Six-year-old Namka claimed Karma’s territory as the mating season approached. Following her calls, he finds Pema halfway down a cliff. Both exchange warning snarls before their aggression subsides. The pair remain together for a few days and mate repeatedly. A new generation will be born to help ensure the survival of a handful of snow leopards in the little-known, awe-inspiring mountains around the Spiti Valley.
Woven through the snow leopard narrative are the adventures, frustrations and eventual success of the Bedi Brothers and their team of local trackers. Sub-zero temperatures and long periods of inactivity severely test the patience of the filmmakers. The depth of coverage of several individual snow leopards’ lives over five years makes these films unique. Also included are rare behavioural sequences of Himalayan ibex, blue sheep, red fox, golden eagle, Himalayan griffon vulture and snowcock.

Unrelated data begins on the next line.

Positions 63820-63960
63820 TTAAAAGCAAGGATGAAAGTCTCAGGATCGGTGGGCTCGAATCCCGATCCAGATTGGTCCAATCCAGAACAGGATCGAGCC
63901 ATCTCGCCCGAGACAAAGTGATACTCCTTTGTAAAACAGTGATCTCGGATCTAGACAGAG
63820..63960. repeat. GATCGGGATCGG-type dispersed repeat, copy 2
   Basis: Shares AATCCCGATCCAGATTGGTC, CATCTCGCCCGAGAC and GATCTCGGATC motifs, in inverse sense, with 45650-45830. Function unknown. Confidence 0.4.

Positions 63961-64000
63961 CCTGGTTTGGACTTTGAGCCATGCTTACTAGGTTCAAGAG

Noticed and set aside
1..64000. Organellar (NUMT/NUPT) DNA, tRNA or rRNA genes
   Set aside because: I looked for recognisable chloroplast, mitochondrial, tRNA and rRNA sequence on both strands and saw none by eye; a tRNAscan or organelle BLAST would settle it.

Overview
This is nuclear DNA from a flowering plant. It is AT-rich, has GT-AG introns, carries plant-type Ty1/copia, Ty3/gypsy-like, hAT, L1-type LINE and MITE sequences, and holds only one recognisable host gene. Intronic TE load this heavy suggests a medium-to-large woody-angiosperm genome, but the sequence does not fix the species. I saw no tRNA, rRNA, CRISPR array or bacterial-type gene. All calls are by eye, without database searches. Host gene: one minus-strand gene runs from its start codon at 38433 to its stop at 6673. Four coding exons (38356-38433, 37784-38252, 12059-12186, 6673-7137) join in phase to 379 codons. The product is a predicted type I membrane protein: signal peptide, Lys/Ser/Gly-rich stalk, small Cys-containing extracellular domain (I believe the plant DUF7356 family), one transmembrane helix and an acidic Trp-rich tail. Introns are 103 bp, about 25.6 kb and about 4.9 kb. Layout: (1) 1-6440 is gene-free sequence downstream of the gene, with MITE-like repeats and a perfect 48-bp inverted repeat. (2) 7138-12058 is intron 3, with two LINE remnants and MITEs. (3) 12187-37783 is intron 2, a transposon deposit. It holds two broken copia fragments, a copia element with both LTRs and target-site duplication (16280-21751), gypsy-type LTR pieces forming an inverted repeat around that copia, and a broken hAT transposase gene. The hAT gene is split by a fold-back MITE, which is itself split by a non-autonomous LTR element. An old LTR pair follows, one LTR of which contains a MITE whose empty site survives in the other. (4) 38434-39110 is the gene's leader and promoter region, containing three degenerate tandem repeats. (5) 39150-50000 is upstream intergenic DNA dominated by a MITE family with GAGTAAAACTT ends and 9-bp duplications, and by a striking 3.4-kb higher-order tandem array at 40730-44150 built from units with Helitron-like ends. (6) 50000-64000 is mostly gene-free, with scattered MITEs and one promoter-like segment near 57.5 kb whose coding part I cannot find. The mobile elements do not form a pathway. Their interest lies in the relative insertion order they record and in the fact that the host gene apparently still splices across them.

The snow leopard’s survival in India can be attributed to the Buddhist beliefs of the local people, which teach that all life is sacred. The faith and traditions of the local communities have helped protect this remote wilderness. The growing success of ecotourism, centred on the snow leopard, is helping the local people to value an animal that sometimes kills their livestock.
Over the last few years, Spiti has emerged as a centre for snow leopard tourism. But, it must be carefully monitored and regulated to avoid any disturbance to this small and vulnerable breeding population.
The local communities now recognise the benefits of ecotourism. It offers work and a much-needed boost to the local economy. The villagers have learnt to live with the snow leopards, which are now seen as an asset to be protected and celebrated.
Naresh and Rajesh Bedi have been in the forefront of wildlife photography for over four decades. They have worked extensively with international organizations such as National Geographic. They have authored several books, been part of many an initiative for conservation and protection of the environment.